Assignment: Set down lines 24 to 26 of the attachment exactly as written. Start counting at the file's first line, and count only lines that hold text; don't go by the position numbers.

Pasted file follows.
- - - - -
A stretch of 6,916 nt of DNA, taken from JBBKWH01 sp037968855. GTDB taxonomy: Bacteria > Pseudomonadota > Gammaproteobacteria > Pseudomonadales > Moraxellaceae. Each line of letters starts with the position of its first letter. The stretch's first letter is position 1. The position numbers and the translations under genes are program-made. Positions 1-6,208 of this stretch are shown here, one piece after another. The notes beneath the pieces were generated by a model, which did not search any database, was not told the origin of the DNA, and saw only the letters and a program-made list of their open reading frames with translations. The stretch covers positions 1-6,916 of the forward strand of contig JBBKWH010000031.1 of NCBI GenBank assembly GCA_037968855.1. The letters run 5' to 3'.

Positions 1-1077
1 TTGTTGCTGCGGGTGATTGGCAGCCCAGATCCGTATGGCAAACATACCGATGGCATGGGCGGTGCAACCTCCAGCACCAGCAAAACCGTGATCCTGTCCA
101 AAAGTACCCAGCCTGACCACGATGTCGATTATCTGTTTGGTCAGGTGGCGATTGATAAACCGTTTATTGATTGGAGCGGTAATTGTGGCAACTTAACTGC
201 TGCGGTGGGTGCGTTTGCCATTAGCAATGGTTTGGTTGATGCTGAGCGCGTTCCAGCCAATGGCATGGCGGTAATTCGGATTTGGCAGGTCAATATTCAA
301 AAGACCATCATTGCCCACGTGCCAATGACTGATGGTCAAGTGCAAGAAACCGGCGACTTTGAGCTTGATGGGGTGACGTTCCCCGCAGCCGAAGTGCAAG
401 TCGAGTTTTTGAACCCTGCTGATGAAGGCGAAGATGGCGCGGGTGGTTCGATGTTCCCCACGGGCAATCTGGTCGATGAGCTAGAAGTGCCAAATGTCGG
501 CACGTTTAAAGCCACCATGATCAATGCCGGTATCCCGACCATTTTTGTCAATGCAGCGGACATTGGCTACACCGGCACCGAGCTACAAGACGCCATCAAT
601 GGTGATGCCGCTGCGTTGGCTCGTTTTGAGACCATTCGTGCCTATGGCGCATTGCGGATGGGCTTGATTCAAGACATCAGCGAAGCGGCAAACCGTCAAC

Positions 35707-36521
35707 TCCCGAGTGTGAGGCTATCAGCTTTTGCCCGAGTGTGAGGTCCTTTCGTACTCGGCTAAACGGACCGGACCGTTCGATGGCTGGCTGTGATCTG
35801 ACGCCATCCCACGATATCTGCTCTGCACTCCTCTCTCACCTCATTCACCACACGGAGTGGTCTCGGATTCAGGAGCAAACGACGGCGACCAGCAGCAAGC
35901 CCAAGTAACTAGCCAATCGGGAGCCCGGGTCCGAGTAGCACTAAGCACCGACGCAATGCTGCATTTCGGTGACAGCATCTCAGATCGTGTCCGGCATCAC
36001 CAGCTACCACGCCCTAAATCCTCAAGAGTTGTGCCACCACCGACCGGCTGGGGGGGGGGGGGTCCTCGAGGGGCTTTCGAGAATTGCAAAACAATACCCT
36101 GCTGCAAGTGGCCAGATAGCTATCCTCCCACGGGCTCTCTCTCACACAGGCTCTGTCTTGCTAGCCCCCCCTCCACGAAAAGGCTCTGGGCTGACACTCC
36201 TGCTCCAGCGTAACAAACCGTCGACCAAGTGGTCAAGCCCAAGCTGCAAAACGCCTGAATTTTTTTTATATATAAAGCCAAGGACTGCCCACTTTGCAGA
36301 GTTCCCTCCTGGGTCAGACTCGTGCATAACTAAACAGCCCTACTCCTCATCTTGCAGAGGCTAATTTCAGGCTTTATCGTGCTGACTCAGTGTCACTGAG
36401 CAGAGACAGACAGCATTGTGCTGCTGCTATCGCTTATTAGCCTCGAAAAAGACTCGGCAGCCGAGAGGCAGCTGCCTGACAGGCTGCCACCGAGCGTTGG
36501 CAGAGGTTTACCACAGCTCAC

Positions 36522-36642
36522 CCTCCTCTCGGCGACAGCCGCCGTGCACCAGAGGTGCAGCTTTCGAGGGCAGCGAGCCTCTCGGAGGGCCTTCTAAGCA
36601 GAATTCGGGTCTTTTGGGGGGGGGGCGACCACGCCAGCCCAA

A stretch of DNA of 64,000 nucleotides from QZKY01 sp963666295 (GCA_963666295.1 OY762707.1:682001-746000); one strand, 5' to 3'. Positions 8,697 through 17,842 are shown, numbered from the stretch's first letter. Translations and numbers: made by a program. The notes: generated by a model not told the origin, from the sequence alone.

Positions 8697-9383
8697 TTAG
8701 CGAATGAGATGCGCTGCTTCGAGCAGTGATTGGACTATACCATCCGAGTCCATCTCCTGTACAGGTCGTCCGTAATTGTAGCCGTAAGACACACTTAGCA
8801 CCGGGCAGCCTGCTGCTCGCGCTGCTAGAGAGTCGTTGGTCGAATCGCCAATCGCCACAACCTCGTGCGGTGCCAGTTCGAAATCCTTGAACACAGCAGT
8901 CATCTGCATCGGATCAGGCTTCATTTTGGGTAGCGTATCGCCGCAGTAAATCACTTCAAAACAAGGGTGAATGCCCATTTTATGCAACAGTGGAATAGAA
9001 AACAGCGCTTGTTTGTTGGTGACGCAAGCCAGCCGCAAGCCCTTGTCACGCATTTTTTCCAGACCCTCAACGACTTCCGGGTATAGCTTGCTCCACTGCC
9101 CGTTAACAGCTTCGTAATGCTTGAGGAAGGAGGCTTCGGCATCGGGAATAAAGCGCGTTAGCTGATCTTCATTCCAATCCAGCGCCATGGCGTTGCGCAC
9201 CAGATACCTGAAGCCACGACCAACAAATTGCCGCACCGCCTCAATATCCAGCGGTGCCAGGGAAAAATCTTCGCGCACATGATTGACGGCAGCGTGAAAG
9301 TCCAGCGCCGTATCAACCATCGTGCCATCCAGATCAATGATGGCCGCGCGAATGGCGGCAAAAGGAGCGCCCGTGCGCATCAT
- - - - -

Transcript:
Positions 8697-9383
8697 TTAG
8701 CGAATGAGATGCGCTGCTTCGAGCAGTGATTGGACTATACCATCCGAGTCCATCTCCTGTACAGGTCGTCCGTAATTGTAGCCGTAAGACACACTTAGCA